The average rental apartment vacancy rate in Canada’s 35 major centres increased to 2.7 per cent in April 2013, from 2.3 per cent in April 2012, according to the spring Rental Market Survey released last week by Canada Mortgage and Housing Corporation (CMHC).
“While demand for rental units remains high, substitutes to purpose-built rental market units, such as rented condominiums, have taken some of the overall demand for rental units,” said Mathieu Laberge, Deputy Chief Economist at CMHC’s Market Analysis Centre. “Sustained demand for rental housing from net migration was partly offset by moderating employment growth, notably for young workers aged 20 to 24.”
The results of CMHC’s spring survey reveal that the major centres with the lowest vacancy rates in April 2013 were Edmonton and Calgary (1.2 per cent each) and St. John’s (1.5 per cent).
The major centres with the highest vacancy rates were Saint John (10.4 per cent), Charlottetown (8.7 per cent) and Moncton (7.4 per cent).
The Canadian average two-bedroom rent in new and existing structures was $911 in April 2013. With respect to the census metropolitan areas, the highest average monthly rents for two-bedroom apartments were in Vancouver ($1,255), Toronto ($1,202) and Calgary ($1,202).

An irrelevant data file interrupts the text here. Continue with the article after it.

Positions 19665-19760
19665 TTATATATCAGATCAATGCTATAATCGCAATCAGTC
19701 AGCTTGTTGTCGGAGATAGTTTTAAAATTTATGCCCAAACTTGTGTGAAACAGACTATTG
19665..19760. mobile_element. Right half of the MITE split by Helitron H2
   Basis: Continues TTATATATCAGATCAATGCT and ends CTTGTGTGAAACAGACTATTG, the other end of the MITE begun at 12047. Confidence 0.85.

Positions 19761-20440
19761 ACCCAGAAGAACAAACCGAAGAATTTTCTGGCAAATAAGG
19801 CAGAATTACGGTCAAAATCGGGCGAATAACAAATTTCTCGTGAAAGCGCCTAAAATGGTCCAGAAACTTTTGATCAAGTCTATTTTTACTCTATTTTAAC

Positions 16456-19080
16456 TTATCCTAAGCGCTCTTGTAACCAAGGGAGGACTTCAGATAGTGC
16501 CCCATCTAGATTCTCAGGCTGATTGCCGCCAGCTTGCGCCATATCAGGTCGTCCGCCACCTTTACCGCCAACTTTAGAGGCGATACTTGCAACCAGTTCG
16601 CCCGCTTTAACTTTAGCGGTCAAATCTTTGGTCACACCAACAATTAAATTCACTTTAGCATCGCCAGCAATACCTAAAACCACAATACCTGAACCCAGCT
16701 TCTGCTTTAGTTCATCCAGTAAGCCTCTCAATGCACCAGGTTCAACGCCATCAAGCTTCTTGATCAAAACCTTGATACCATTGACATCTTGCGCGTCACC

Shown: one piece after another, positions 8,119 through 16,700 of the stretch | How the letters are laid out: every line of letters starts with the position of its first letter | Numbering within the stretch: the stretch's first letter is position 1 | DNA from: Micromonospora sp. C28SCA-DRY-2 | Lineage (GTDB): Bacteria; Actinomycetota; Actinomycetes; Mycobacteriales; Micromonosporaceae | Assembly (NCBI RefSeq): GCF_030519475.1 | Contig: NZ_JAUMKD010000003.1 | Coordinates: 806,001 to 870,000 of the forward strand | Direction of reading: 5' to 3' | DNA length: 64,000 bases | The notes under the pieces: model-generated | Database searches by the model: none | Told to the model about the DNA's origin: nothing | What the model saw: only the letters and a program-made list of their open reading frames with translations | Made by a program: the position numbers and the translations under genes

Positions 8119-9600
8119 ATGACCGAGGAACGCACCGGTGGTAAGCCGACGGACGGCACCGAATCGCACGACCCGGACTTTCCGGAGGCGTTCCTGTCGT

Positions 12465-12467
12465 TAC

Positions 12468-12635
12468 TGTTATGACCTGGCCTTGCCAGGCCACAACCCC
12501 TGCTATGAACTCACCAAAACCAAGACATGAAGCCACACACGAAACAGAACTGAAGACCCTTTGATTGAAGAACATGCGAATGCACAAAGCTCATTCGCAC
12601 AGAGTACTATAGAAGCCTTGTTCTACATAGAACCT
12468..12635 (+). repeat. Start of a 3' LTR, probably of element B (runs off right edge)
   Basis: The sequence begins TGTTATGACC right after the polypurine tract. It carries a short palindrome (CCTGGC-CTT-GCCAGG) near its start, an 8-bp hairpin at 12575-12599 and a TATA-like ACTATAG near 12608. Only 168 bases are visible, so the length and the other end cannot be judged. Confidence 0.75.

The lowest average monthly rents for two-bedroom apartments were in Saguenay ($560), Trois-Rivières ($562) and Sherbrooke ($586).
Overall, the average rent for two-bedroom apartments in existing structures across Canada’s 35 major centres increased by 2.7 per cent between April 2012 and April 2013, this compared to 2.2 per cent in the previous year. The major centres with the largest increase in fixed sample average rent were Calgary (7.2 per cent), St. John’s (5.5 per cent) and Regina (4.7 per cent).
Year-over-year comparisons of average rents can be slightly misleading because rents in newly built structures tend to be higher than in existing buildings. Excluding new structures and focusing on structures existing in both the April 2012 and April 2013 surveys provides a better indication of actual rent increases paid by tenants.
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Disclaimer: The information provided in this post in not intended to be construed as legal advice, nor should it be considered a substitute for obtaining individual legal counsel or consulting your local, state, federal or provincial tenancy laws.